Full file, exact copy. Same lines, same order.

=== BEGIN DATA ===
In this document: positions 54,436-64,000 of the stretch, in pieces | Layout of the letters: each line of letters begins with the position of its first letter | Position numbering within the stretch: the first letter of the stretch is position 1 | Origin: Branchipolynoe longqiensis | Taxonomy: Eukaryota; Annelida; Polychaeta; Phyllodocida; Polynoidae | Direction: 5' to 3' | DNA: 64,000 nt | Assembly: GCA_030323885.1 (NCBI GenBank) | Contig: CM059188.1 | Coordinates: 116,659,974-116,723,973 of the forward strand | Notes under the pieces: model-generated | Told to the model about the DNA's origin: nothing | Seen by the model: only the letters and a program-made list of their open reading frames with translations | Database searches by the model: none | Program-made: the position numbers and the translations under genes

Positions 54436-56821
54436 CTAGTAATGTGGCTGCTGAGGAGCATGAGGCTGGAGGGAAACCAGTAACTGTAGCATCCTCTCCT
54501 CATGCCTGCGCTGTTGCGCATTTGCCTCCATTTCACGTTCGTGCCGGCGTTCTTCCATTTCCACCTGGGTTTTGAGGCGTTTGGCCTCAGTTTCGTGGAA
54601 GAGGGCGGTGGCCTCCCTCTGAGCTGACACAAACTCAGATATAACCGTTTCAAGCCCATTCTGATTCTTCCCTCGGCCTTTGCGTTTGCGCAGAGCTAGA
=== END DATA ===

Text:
In this document: positions 54,436-64,000 of the stretch, in pieces | Layout of the letters: each line of letters begins with the position of its first letter | Position numbering within the stretch: the first letter of the stretch is position 1 | Origin: Branchipolynoe longqiensis | Taxonomy: Eukaryota; Annelida; Polychaeta; Phyllodocida; Polynoidae | Direction: 5' to 3' | DNA: 64,000 nt | Assembly: GCA_030323885.1 (NCBI GenBank) | Contig: CM059188.1 | Coordinates: 116,659,974-116,723,973 of the forward strand | Notes under the pieces: model-generated | Told to the model about the DNA's origin: nothing | Seen by the model: only the letters and a program-made list of their open reading frames with translations | Database searches by the model: none | Program-made: the position numbers and the translations under genes

Positions 54436-56821
54436 CTAGTAATGTGGCTGCTGAGGAGCATGAGGCTGGAGGGAAACCAGTAACTGTAGCATCCTCTCCT
54501 CATGCCTGCGCTGTTGCGCATTTGCCTCCATTTCACGTTCGTGCCGGCGTTCTTCCATTTCCACCTGGGTTTTGAGGCGTTTGGCCTCAGTTTCGTGGAA
54601 GAGGGCGGTGGCCTCCCTCTGAGCTGACACAAACTCAGATATAACCGTTTCAAGCCCATTCTGATTCTTCCCTCGGCCTTTGCGTTTGCGCAGAGCTAGA